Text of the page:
I have skied and owned  both the Rally ( just retired)  and Head Titan (currant) at Killington  . Both are great skis for typical Vermont conditions .  177cm length is what  I ski and would be perfect for you. I am 6.1 185lbs.

 

I suggest a 2 ski quiver.

 

I have a pair of Nordica Soul Riders 185cm for my powder day skis. Bought them used for about $250 .

 

Some years I have skied them 10 days.. Last year 1 day.  A lot of Used powder/tree  skis on Ebay cheap that would fit the bill.

 

Find  a good boot fitter at the mountain you regularly ski is my suggestion. Happy feet is  a good thing.

 

 

CJ

post #10 of 22
Quote:
Originally Posted by steamboat1 View Post
 

No such thing as a good boot fitter. Either the boot is comfortable from the get go or it never will be. Chose wisely.

 

Just so shockingly wrong it's impressive. If this was the case, I would have had to have quit years ago due to my Frankenfeet, but due to new materials and fitting, I have a CHANCE, after MUCH work to get something that's not a plastic torture device. My latest completely custom boots have STILL been tweaked a number of time.

 

Anyway,. the "boots first" mantra unfortunately now comes up in all new ski request threads (although it's not wrong), and then comes the Mensa society saying what flex they should be (however tyhat's completely wrong - go for the red ones!).

 

So yes, IF your feet (and ankles and calves) are completely normal, then you have a chance to get an out-of-the-box boot. If not, then go to a good store and have them fit properly.

 

Skis for the least coast? Something narrow, and as you haven't skied for a long time, search out the ski swaps and local craigslist for something that's work until you get yourself back up and running.

post #11 of 22
Quote:
Originally Posted by snofun3 View Post

 

So yes, IF your feet (and ankles and calves) are completely normal, then you have a chance to get an out-of-the-box boot. If not, then go to a good store and have them fit properly.

 

Skis for the least coast? Something narrow, and as you haven't skied for a long time, search out the ski swaps and local craigslist for something that's work until you get yourself back up and running.

 

And a fitting isn't likely to cost you anything extra, either — unless you get custom footbeds.

 

 

Speaking of Craigslist, I'm selling these, which might do the trick: http://nh.craigslist.org/spo/5738435011.html  Cheap enough to justify your spending real money on boots.  (And Papa needs to buy SL skis!)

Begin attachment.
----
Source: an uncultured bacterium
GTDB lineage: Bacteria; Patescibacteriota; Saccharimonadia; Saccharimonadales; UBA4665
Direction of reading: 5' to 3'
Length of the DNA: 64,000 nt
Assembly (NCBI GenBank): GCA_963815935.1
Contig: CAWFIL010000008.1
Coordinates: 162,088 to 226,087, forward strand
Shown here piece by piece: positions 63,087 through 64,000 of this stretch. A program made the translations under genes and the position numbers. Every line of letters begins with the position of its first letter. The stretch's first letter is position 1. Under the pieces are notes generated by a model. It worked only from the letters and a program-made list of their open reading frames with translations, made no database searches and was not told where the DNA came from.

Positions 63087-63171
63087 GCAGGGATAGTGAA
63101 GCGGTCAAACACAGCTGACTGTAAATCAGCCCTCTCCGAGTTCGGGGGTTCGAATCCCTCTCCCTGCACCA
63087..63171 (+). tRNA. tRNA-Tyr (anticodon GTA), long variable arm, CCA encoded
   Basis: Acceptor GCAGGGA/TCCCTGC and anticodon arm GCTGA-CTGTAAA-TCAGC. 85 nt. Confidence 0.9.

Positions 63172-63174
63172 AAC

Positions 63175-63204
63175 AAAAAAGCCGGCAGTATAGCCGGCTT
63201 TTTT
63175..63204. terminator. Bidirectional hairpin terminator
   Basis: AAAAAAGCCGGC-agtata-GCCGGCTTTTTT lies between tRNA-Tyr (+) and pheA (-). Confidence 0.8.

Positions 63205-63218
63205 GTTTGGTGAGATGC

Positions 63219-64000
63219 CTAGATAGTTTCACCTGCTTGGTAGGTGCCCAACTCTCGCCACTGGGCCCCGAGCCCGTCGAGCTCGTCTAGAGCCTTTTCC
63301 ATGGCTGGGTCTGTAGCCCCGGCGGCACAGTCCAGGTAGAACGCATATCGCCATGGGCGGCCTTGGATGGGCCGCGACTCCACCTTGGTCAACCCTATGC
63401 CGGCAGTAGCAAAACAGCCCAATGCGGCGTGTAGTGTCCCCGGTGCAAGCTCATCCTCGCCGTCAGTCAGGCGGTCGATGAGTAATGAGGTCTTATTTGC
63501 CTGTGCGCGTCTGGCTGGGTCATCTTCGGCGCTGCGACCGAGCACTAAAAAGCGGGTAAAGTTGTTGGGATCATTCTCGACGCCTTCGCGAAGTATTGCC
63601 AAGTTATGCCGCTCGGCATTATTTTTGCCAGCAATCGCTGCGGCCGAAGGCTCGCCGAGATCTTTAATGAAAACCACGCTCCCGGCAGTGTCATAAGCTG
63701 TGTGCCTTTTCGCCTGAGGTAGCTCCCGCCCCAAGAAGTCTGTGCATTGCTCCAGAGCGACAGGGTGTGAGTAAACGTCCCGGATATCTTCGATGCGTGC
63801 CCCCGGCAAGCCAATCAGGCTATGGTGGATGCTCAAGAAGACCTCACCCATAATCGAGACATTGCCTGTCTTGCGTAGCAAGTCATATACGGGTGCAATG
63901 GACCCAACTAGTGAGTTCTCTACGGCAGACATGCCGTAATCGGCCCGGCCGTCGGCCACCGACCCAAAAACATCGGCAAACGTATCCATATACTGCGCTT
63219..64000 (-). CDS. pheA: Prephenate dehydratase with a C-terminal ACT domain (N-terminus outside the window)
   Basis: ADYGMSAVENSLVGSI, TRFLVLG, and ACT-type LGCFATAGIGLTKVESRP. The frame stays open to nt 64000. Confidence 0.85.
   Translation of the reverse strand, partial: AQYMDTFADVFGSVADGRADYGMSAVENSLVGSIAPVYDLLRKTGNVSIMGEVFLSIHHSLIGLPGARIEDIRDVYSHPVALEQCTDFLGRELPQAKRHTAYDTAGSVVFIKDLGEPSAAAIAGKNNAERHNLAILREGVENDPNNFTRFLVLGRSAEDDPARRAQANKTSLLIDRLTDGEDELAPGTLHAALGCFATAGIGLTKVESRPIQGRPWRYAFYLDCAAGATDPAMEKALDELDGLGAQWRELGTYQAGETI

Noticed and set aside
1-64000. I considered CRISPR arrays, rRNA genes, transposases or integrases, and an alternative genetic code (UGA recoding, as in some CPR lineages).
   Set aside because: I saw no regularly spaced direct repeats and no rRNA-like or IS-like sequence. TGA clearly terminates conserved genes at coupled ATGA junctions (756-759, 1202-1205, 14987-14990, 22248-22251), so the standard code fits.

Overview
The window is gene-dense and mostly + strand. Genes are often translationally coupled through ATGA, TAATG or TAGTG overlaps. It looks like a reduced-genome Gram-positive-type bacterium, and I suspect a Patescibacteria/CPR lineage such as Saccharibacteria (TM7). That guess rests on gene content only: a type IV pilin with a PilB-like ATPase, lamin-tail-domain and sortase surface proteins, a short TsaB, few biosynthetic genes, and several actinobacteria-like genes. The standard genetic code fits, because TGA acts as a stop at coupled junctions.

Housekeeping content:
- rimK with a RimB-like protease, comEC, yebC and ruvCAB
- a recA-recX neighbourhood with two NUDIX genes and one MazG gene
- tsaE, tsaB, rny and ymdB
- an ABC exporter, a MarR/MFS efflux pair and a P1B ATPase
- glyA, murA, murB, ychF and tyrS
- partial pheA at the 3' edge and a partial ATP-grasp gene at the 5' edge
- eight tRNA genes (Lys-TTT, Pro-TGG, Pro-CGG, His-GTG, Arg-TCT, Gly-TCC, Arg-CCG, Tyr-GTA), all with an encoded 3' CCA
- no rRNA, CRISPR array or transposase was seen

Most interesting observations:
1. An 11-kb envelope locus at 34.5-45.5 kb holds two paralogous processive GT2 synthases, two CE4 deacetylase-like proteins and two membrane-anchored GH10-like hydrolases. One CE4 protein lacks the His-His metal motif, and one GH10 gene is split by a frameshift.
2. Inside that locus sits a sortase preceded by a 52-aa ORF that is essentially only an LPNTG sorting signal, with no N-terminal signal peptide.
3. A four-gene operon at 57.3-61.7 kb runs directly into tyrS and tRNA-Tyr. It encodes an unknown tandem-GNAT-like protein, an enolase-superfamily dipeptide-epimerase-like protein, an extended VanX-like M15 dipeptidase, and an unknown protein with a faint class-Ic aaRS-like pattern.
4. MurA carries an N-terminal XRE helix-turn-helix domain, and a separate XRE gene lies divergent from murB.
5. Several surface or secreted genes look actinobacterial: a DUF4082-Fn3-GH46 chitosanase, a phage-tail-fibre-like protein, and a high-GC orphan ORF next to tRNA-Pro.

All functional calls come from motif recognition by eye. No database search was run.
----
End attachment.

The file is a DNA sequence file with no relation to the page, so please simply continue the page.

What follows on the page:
Edit: No, I lie — probably too short for you.

post #12 of 22
Quote:
Originally Posted by steamboat1 View Post
 

No such thing as a good boot fitter. Either the boot is comfortable from the get go or it never will be. Chose wisely.


Ah...It needs a pretty good fit, never too big, from the get go, but then the fitter will make it right for you.  I don't want comfy from the shop.  The fitter makes it comfy.  The boot out of the box is just something close to right for the fitter to work with. If it's comfy from the shop, likely it'll be sloppy in three days.

 

I really like my Head Supershape i.Rally.  Good ice hold, fun carver, very little chatter, fun in shallow new stuff.  Recommended highly.  170 is a good size for you.  The 177 is made for the biggest, strongest skier on the mountain.  That's not me (I'm about your size), and maybe not you.  Skis are made stiffer as they're made longer, and the stiffness of the 170 works great for me.  I don't put enough energy into the ski to put the 177 to work for me; if you're a very high energy skier, that might be right for you.  Mine needed a bottom grind when new; don't be surprised if many new skis continue to cure after they leave the factory and the shape isn't what they need to be.  The '16-'17 Rally has been updated with a sheet of graphene in it..."...empowered with centred Graphene, making the ski lighter with superior power, control and balance. GRAPHENE is the thinnest and lightest element ever discovered by mankind. GRAPHENE is also the strongest material on the planet, stronger than diamond and 300 times stronger than steel, all in the thickness of one atom."

post #13 of 22
I think with skis like the rally,because it's a few models away from Heads narrowest models, you can ski it in the 177 and it becomes even more versitile.
177 is still short enough for bumps and it will help in uneven terrain.
Boston is almost six feet tall and plenty heavy enough and he obviously knows how to ski.
177 in these types of skis works really really well for people who can make a turn!!
post #14 of 22
Thread Starter 

Wow....thanks for all the great commentary.  Keep it coming!!

 

RE: Boots - good point and will need to be addressed.  My boot are ancient, but there is a rationale behind that.  For years I had a terrible time finding boots that both fit comfortably and skied well.   Eons ago I found a pair of Rossi boots that were like an epiphany.   All of a sudden I know what boots could feel and ski like for me.  I'm not saying that they were the best boots out there, but they were perfect for my odd ball feet.   I skied years in those things, both fun days playing on the mountain, and endless hours of "work" as a patroller.   I skied them until they literally fell to pieces and I could no longer fix them up.  Since I was skiing so little in recent years, rather than buying new boots I found a new in the box pair in my size on eBay that some guy who had an out of business shop found stuffed in a corner somewhere - $15 (shipping included)! They worked great on my old school skis in recent years, but its time to do it right.

 

So, do I dare ask....boot recommendations as well?  Yeah, I know its going to be a lot more of a search to find the right fitting boot for me, boot fitter or not (and yes, I'll happily take some recommendations), but I'd love some insights on brands/models.

 

RE: multi-ski quiver.....ain't happening this year.  Remember from above - non-skier wife.   I'm a good negotiator, but new skis, boots and a pass is all I'm going to be able to pull off Im afraid.  So, it needs to be a solo-ski solution for this year.